Martin Biron is at home in Buffalo. He and his family recently moved back to the area. He still has a lot of friends on the Sabres, his first NHL team.
So the New York Rangers goaltender was completely comfortable skating with a large group of Sabres on Thursday in Northtown Center at Amherst.
Comfortable, but not content.
NHL training camps are supposed to open today, but the lockout will wipe out the annual gathering of teammates. The players are stuck skating wherever and whenever until the league and the NHL Players' Association can negotiate a collective bargaining agreement.
"Obviously, you want to be in camp," Biron said. "I'd much rather be heading to City right now, but you've got to continue working on the process and continue working with the league to get a CBA worked all out. That's what we're concerned about now."
The delay in the opening of training camp is yet another sign hockey fans are in for a depressing work stoppage. The cancellation of physicals and on-ice testing comes two days after the NHL wiped out this month's preseason schedule.
"It's very unfortunate," Sabres forward Cody McCormick said. "Guys are looking forward to getting into competition. ... We want to go into Toronto and play them and have a battle and reminder of what it's like to be out there in front of that many fans cheering for you. We're missing that right now."
Nothing has changed in the labor dispute. The sides haven't held formal negotiations since Sept. 12 and don't have any scheduled. NHL Deputy Commissioner Bill Daly and representatives of the NHLPA are in Edmonton for a meeting with the Alberta Labor Board. Members of the Oilers and Calgary Flames filed a motion to get the lockout declared illegal in their province. A similar move was temporarily denied last week in Quebec.
"Obviously, we'd like to see more meetings than not, so hopefully they can figure something out," Sabres defenseman Tyler Myers said while wearing an NHLPA baseball hat. "Every guy wants to play. The fact that we're in the position that we are right now, I don't think too many guys are happy about it."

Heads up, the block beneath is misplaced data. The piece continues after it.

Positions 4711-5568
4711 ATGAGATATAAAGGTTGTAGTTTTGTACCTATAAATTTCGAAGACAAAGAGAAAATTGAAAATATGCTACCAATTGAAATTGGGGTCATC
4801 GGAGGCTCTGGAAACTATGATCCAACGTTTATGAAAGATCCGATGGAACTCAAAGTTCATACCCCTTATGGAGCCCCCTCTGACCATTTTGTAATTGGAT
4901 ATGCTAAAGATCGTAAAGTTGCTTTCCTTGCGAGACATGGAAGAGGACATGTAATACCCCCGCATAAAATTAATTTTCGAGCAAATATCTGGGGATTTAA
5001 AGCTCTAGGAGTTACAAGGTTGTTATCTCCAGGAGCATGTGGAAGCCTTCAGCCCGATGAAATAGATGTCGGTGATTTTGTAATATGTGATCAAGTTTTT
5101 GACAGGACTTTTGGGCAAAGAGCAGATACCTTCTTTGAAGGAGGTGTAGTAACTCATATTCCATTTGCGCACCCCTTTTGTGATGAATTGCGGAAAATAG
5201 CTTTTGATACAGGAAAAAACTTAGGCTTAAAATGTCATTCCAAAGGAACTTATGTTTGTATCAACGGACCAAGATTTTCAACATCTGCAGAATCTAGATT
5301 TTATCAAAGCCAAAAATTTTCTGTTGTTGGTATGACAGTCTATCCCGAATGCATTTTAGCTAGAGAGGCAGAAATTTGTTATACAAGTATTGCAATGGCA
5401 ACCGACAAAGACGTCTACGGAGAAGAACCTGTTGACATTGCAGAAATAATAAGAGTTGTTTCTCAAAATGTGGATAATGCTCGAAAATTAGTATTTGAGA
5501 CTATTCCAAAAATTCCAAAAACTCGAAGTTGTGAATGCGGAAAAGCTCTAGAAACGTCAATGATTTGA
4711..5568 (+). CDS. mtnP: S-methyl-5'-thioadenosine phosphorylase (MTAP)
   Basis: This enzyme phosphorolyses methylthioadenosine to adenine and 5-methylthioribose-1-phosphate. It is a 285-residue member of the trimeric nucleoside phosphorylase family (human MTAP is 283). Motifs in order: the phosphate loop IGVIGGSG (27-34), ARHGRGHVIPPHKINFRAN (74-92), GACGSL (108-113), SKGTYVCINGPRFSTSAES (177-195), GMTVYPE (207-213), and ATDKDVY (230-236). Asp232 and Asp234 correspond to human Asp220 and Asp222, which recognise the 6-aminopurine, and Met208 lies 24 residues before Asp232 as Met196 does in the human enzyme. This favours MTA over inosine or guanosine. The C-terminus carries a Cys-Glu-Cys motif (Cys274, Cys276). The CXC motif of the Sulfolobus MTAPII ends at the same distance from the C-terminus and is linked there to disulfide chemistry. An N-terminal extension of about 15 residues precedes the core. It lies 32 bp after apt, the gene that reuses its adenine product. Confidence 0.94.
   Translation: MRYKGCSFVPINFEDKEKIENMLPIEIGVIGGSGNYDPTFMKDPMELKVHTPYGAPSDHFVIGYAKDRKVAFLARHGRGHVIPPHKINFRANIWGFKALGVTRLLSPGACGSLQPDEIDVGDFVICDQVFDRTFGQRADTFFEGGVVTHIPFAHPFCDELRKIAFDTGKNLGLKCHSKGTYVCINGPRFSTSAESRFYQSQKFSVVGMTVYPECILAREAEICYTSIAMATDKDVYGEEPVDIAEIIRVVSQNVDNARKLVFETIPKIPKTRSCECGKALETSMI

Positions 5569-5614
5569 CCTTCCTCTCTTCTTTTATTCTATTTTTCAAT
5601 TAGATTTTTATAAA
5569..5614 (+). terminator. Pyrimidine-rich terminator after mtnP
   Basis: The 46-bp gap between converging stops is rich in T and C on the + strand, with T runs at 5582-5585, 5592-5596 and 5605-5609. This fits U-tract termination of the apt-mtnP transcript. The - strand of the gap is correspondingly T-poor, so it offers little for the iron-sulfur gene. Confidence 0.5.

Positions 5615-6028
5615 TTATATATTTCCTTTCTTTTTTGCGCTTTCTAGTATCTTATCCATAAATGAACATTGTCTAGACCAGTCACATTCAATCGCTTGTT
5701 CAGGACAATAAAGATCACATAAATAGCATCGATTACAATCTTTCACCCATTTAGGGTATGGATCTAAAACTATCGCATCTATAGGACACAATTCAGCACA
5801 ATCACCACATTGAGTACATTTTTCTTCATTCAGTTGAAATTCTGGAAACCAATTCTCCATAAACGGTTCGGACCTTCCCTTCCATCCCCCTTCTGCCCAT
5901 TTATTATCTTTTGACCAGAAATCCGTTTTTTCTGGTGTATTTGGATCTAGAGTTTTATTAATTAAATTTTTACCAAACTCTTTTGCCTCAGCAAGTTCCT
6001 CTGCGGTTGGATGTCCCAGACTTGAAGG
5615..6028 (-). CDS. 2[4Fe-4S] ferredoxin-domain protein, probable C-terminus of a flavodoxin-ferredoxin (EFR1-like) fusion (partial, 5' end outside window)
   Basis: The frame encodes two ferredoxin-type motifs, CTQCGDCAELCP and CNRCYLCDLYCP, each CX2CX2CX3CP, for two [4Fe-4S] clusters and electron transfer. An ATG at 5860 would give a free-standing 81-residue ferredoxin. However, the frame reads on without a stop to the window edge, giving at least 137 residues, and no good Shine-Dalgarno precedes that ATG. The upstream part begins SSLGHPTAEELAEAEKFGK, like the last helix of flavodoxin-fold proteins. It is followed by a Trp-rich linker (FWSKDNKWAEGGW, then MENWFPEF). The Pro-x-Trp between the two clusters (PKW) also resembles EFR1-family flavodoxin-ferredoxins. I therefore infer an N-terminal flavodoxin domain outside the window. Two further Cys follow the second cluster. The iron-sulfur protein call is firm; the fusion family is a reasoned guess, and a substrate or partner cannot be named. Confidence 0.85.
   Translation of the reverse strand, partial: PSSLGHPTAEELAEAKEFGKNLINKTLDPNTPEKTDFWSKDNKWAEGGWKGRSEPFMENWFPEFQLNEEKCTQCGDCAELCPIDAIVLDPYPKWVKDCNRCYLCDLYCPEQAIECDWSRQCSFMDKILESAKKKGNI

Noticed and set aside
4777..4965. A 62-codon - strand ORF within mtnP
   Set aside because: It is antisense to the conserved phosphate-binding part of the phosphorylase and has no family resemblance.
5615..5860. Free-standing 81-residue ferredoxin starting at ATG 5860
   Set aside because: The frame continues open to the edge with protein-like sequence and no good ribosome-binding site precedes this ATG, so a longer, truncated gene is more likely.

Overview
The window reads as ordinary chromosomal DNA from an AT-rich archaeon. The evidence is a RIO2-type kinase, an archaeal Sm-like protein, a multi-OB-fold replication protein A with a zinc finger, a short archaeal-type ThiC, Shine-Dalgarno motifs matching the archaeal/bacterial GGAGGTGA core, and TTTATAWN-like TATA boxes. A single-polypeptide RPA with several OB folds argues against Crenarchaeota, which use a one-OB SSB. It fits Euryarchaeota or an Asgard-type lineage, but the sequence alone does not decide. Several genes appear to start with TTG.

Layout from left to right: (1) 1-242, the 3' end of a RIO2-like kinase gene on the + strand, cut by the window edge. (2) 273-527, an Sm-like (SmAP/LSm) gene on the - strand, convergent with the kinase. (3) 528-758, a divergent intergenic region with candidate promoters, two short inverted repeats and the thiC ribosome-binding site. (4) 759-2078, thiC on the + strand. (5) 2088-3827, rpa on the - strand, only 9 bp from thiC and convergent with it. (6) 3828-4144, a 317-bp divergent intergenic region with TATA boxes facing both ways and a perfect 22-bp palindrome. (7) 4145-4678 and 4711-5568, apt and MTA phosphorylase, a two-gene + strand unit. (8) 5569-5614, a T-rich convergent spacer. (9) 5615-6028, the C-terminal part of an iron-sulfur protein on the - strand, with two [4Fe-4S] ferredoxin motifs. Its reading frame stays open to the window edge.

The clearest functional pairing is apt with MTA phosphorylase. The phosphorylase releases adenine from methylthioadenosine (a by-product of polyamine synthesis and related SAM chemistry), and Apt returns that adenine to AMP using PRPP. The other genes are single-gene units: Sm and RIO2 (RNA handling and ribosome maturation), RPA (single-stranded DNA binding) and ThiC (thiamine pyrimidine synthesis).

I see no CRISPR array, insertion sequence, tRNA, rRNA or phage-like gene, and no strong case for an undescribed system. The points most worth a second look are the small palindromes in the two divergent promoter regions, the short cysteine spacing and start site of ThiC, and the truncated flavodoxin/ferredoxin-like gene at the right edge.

The players in Buffalo continue to skate on their own. Biron joined 19 members of the Sabres' organization and unrestricted free agent Jochen Hecht for a shinny tournament.
The players are trying to keep their gatherings fun while waiting for real workouts to start. They have occasionally traded their hockey sticks for baseball gloves and used the diamonds on the Northtown Center grounds just for a change of pace.
"We're staying in shape," McCormick said. "We've been doing baseball and stuff like that, something that we probably wouldn't be doing at this time last year. It gets your mind away from the everyday workout skates that we've been doing since April."
The next step is to get their minds away from work stoppages and back onto hockey games.
"It's a process, and it's not going to end tomorrow, and it's not going to end the next day, but you keep working at it," Biron said. "We've all said when you grow up playing hockey you don't think about work stoppages. You think about playing hockey.
"I'm a huge fan of the game. I'm in the players' side and the business side, but I'm a huge fan of the game. As a fan, I want to see the action.
"But I want it to be right. I want it to be where it's going to continue for years and years and years and not be five years down the road and hit a roadblock again."